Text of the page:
A sailor assigned to the aircraft carrier Nimitz tested positive last week for the novel coronavirus as the ship continues to ramp up in preparation for a deployment this summer to the Pacific.
The sailor is the first individual who has physically been onboard the carrier to test positive, Politico first reported. Another crew member assigned to the Bremerton, Washington-based ship who previously contracted the virus had not yet boarded the vessel.
Nimitz medical staff have removed the sailor from the ship and placed the individual in isolation. Retracing the list of personnel who may have come into contact with the sailor has been completed in accordance with guidelines by the Centers for Disease Prevention and Control, Politico reported.
The carrier began embarking sailors this month with an order to quarantine on the ship in an effort to prevent additional exposure to the general population, a Navy official told Politico. Washington state has been especially hard hit by the spread of COVID-19.
For sailors onboard Nimitz, the positive test has ignited concern over the possibility of an outbreak, similar to one experienced by the aircraft carrier Theodore Roosevelt, which has been sidelined in Guam since late March while the entire crew gets tested.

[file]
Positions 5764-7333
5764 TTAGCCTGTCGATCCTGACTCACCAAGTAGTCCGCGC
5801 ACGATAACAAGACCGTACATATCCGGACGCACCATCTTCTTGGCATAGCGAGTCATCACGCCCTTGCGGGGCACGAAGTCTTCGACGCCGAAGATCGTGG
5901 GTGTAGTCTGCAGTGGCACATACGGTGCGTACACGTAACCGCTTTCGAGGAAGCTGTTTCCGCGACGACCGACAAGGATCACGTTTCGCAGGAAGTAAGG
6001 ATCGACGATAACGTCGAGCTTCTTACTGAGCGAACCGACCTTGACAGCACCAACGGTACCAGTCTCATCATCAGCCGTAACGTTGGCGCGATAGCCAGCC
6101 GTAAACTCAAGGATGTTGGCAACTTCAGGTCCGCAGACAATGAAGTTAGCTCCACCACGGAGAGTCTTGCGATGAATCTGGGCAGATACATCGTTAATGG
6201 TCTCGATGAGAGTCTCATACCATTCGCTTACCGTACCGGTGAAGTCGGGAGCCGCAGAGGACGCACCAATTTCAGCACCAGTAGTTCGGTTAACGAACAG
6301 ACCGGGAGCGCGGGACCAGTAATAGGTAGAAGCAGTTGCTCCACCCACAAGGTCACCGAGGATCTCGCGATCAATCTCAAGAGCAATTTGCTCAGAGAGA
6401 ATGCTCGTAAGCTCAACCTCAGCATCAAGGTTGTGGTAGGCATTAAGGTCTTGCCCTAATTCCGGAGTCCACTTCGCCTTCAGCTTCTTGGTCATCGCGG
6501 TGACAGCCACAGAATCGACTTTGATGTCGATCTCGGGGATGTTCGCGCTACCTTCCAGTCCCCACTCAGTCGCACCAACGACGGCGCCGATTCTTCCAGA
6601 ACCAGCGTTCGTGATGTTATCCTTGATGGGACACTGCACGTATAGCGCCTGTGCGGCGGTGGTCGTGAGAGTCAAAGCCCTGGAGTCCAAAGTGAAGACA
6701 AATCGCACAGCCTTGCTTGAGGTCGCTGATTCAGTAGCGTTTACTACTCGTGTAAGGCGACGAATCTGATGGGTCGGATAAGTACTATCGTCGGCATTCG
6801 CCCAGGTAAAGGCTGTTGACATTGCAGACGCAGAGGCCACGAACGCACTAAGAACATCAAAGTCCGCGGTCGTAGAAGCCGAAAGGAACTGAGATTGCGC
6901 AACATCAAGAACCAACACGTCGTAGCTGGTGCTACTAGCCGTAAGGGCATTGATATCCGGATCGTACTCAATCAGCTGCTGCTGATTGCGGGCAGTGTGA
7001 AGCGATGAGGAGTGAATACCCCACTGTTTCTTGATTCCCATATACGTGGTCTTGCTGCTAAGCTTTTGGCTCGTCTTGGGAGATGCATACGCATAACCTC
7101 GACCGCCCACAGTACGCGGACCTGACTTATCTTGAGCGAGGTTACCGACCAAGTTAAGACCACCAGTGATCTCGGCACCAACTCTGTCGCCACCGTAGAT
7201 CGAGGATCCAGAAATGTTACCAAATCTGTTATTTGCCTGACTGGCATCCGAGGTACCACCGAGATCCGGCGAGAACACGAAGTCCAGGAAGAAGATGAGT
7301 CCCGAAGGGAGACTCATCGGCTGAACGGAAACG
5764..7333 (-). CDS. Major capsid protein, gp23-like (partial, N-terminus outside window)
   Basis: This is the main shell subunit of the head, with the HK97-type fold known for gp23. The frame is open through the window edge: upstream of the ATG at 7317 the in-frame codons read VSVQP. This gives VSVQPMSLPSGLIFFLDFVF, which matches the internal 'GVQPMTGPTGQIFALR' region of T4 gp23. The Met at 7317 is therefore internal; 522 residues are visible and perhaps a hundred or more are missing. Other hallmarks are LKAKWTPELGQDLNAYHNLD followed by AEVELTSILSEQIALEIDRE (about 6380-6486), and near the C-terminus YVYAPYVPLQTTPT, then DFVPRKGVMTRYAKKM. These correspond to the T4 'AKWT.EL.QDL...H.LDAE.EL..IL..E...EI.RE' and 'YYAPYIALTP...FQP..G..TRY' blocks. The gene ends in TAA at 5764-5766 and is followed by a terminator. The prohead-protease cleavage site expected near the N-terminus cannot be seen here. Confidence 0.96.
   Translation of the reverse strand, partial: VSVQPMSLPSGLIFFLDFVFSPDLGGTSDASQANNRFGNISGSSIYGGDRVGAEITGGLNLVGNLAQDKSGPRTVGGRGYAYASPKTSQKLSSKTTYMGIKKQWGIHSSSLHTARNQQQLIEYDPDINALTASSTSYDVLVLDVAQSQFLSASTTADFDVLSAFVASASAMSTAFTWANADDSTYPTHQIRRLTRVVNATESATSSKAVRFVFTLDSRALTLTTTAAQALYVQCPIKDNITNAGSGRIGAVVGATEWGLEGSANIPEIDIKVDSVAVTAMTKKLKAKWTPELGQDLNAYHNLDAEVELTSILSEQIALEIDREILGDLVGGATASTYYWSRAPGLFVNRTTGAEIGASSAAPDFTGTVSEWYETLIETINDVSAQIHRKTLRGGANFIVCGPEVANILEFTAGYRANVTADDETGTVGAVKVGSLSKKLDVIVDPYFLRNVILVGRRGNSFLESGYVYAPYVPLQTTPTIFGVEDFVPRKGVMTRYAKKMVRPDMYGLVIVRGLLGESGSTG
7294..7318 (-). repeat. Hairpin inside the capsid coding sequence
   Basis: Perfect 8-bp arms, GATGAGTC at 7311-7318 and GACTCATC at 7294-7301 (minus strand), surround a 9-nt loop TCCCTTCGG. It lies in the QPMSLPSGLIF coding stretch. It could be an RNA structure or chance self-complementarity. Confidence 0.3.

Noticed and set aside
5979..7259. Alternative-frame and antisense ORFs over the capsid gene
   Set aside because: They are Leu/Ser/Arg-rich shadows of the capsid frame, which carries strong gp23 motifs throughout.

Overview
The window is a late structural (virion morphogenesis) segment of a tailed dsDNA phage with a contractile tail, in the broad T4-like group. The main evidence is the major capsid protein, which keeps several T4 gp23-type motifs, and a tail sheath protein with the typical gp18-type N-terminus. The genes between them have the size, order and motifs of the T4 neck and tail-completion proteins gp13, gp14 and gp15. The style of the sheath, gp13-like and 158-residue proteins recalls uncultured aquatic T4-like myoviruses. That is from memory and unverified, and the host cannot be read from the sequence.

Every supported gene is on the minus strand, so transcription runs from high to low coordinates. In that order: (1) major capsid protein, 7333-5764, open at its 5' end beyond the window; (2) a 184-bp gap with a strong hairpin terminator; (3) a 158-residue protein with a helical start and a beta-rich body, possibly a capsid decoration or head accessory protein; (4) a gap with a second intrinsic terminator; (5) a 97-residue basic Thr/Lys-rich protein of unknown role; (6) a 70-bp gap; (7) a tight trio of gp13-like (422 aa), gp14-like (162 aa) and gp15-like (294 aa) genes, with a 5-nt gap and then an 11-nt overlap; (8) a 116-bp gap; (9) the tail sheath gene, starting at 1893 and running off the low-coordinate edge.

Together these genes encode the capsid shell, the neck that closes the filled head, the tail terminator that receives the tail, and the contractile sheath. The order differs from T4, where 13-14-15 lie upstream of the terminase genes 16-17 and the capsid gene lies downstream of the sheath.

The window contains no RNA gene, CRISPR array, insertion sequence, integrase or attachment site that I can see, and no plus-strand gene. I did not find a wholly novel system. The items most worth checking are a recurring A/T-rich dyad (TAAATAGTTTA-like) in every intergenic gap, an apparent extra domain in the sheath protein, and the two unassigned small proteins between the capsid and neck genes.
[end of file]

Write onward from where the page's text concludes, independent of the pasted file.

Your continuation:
Along with the Nimitz and Roosevelt, at least one sailor each from the aircraft carriers Ronald Reagan and Carl Vinson have tested positive for the coronavirus.
Whether the virus will spread aboard Nimitz, meanwhile, remains a source of concern, given not only the lack of COVID-19 testing prior to embarking, but also a CDC-recommended screening process that consists only of a temperature check and questionnaire prior to boarding.
“I think he’s pretty worried,” one Nimitz sailor’s father told the Washington Post. “He feels like they’re not taking it serious. It’s how the chiefs are handling it, and the fact that there are cases on board and they’re still thinking of pulling out.”
Such concern has not been mitigated by the polarizing situation currently being experienced by the crew of the Theodore Roosevelt, one that culminated yesterday with acting Secretary of the Navy Thomas Modly’s official resignation — capping perhaps the most tumultuous 24-hour public relations fiasco the sea service has ever encountered.
Modly kicked off a whirlwind of events Monday when he boarded a flight to Guam.
Over the ship’s 1MC intercom — the audio of the speech was obtained by Military Times — Modly told sailors their commanding officer, Capt. Brett Crozier, who penned a leaked letter pleading for U.S. intervention to stifle a COVID-19 outbreak onboard, was either “too naïve or too stupid to be a commanding officer of a ship like this.”
Modly’s resignation came less than 24 hours later.
As of Wednesday Navy officials confirmed there are 286 cases of COVID-19 among the crew of the Theodore Roosevelt. That represents more than half of the Navy’s 513 confirmed cases and approximately 15 percent of the cases military-wide.
Nearly 2,500 of the ship’s sailors have been moved ashore.
Jon Simkins is a writer and editor for Military Times, and a USMC veteran.